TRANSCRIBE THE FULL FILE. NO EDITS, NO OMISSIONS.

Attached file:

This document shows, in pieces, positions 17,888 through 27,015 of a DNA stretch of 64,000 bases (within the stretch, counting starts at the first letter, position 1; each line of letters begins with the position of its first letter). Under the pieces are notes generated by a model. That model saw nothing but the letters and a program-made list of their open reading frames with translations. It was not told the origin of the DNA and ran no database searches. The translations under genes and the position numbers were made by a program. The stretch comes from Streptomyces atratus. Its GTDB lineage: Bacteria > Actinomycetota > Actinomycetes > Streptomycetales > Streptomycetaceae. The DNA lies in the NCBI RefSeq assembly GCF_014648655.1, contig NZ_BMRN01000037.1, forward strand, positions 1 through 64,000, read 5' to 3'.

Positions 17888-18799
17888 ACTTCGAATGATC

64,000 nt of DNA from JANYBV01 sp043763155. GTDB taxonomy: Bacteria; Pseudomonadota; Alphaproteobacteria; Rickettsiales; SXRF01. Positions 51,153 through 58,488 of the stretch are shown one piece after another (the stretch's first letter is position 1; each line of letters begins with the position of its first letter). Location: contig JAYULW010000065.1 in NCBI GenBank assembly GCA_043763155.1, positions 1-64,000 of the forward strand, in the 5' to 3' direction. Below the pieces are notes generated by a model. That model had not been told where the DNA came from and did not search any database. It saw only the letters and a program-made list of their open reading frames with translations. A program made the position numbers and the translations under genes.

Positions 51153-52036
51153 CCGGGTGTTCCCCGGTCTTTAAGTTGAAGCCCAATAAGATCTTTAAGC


This document shows, in pieces, positions 17,888 through 27,015 of a DNA stretch of 64,000 bases (within the stretch, counting starts at the first letter, position 1; each line of letters begins with the position of its first letter). Under the pieces are notes generated by a model. That model saw nothing but the letters and a program-made list of their open reading frames with translations. It was not told the origin of the DNA and ran no database searches. The translations under genes and the position numbers were made by a program. The stretch comes from Streptomyces atratus. Its GTDB lineage: Bacteria > Actinomycetota > Actinomycetes > Streptomycetales > Streptomycetaceae. The DNA lies in the NCBI RefSeq assembly GCF_014648655.1, contig NZ_BMRN01000037.1, forward strand, positions 1 through 64,000, read 5' to 3'.

Positions 17888-18799
17888 ACTTCGAATGATC

64,000 nt of DNA from JANYBV01 sp043763155. GTDB taxonomy: Bacteria; Pseudomonadota; Alphaproteobacteria; Rickettsiales; SXRF01. Positions 51,153 through 58,488 of the stretch are shown one piece after another (the stretch's first letter is position 1; each line of letters begins with the position of its first letter). Location: contig JAYULW010000065.1 in NCBI GenBank assembly GCA_043763155.1, positions 1-64,000 of the forward strand, in the 5' to 3' direction. Below the pieces are notes generated by a model. That model had not been told where the DNA came from and did not search any database. It saw only the letters and a program-made list of their open reading frames with translations. A program made the position numbers and the translations under genes.

Positions 51153-52036
51153 CCGGGTGTTCCCCGGTCTTTAAGTTGAAGCCCAATAAGATCTTTAAGC